What tools do I need to work on electronics?


No matter if you are a novice working on your first hobby project or are an experienced engineer you are going to need tools on your bench to complete your project. In this post I want to point out one of my most essential tools and then I want to hear from you to find out what tools you use and what makes them an essential part of your electronics tool box.

To me the most important tool on my bench is my DMM or Digital Multimeter I have a fairly simply DMM on my bench from TPI, the model 126. This unit has the ability to check AC/DC voltages, Current, Resistance, and one feature I prefer to have on my DMM and use often is the diode test function. Weather you are building a circuit or checking circuitry to diagnose an issue or make a repair a good multimeter is essential.

Moving from the DMM will likely depend on what you are going to do with electronics. Are you looking to repair or are you building / prototyping projects with an Arduino. Here are some of my prime suggestions for both applications.

Electronics Repair
First I would suggest a small side cutter and tweezer. I use a 1691-1037-ND and it is perfect for cutting leads after soldering, cutting wire and various other applications. It is easily the most used hand tool on my bench.
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A good set of tweezers or mini needle-nose pliers can also be a life saver for placing components on a board.
Once ready to replace your bad components you will need a good soldering iron or station to do the repair. For most repairs you will want a 50W or higher rating to be able to desolder and solder in new components. I would suggest a soldering station as they are easy to work with and often adjustable. The one i use is a Weller WES51.
It is a great little unit with stand. many people would recommend a desoldering station, however with a good iron like this and some desoldering braid you will be able to remove most any component without damaging the board.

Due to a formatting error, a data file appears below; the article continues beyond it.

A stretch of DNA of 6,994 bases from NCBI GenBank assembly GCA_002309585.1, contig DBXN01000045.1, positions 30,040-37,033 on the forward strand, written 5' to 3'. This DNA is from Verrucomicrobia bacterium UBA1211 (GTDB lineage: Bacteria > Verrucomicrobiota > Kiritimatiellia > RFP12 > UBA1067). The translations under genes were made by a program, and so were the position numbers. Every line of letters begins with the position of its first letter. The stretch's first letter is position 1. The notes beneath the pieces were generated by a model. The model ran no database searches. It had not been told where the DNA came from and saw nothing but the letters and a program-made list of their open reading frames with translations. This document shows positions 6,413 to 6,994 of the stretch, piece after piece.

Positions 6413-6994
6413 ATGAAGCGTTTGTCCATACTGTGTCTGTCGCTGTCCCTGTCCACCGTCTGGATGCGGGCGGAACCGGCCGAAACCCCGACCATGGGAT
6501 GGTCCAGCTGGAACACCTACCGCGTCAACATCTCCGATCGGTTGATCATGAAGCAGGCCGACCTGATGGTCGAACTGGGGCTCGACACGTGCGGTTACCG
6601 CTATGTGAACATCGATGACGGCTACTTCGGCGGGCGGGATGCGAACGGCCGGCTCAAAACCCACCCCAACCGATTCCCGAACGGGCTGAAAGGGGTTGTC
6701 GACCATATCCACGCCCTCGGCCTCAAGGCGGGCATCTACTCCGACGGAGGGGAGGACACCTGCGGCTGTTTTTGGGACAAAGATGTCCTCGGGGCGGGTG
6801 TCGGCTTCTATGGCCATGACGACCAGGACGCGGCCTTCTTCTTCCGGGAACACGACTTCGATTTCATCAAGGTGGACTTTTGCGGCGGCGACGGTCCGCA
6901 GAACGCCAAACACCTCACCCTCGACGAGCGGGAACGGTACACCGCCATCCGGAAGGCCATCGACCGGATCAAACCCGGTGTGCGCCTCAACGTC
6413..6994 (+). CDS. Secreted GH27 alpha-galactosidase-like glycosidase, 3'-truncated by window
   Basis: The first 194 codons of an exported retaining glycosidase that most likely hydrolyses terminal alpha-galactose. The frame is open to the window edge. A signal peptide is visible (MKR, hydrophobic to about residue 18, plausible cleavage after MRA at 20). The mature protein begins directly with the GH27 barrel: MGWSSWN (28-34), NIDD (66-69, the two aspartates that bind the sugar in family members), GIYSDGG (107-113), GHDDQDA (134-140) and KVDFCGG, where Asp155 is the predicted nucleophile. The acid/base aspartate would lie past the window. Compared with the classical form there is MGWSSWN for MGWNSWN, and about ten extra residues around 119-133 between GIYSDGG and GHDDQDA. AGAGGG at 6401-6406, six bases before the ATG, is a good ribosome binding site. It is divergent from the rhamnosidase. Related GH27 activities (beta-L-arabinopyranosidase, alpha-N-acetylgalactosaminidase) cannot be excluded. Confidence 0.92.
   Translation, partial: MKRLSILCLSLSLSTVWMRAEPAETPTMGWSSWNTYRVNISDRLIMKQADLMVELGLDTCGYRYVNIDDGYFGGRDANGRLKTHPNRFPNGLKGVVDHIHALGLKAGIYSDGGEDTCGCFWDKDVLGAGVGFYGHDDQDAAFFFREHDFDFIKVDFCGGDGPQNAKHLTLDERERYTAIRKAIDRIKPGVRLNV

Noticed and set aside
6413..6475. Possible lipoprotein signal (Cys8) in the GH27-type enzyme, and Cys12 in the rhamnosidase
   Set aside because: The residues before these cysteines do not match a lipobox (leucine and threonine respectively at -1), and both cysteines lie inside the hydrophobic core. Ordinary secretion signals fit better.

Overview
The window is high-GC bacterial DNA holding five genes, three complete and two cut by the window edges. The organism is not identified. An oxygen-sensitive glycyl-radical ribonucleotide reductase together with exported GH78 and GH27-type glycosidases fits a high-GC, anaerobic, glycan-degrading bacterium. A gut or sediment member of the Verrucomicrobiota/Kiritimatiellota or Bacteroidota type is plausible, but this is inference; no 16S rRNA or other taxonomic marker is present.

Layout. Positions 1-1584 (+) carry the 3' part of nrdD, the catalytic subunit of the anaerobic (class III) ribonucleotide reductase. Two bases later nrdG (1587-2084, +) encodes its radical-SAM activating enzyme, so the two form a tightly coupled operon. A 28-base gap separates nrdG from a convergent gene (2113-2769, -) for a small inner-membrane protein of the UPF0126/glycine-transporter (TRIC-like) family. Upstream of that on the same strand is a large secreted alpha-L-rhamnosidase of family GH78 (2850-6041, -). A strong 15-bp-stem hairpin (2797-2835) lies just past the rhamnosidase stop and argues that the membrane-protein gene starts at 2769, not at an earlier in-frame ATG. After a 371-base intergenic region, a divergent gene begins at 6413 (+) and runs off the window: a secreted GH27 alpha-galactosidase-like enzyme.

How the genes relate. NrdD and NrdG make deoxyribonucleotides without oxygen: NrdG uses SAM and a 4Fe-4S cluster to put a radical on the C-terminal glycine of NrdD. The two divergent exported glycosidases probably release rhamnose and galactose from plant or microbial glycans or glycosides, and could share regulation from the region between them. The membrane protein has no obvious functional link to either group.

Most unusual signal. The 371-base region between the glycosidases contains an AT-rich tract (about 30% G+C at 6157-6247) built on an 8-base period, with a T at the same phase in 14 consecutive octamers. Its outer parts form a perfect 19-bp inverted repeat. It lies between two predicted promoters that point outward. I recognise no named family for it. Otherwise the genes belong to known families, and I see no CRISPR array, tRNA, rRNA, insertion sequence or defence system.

Building with your Arduino (or other boards)

When you are building projects or prototyping you are often not getting into soldering right off the bat. If you need help finding a board we have a great product selector if you click here.

Once you have you board selected you will need a couple of important items.
First you will need power so get a good benchtop power supply. You don’t need top of the line starting out. Something like B&K Precision’s 1550 supply. This will give you 1-36VDC and 0-3A. This will supply most bench projects and boards and is fairly affordable for someone just getting into electronics.

Next you will want to get a breadboard to mock up your project. I suggest going for a larger board such as Adafruit’s 443 board pictured above. Having extra room allows you to keep your project clean and organized. It also allows for future expansion. You will also want to get yourself some jumper wires. I prefer a solid wire kit similar to BKWK-2-ND (pictured above) that is fairly stiff as it allows me to shape the wires and keep and my breadboard organized.

What tools are on your bench?
Now I have barely covered the basics that you need and I could continue to list more tools, however I want to know what tools are on your bench? Tell us below what tools you have on your bench. Make sure to tell us what you use them for and what makes essential to your electronics bench and why it should be on everyone’s tool wish list!

Learning electronics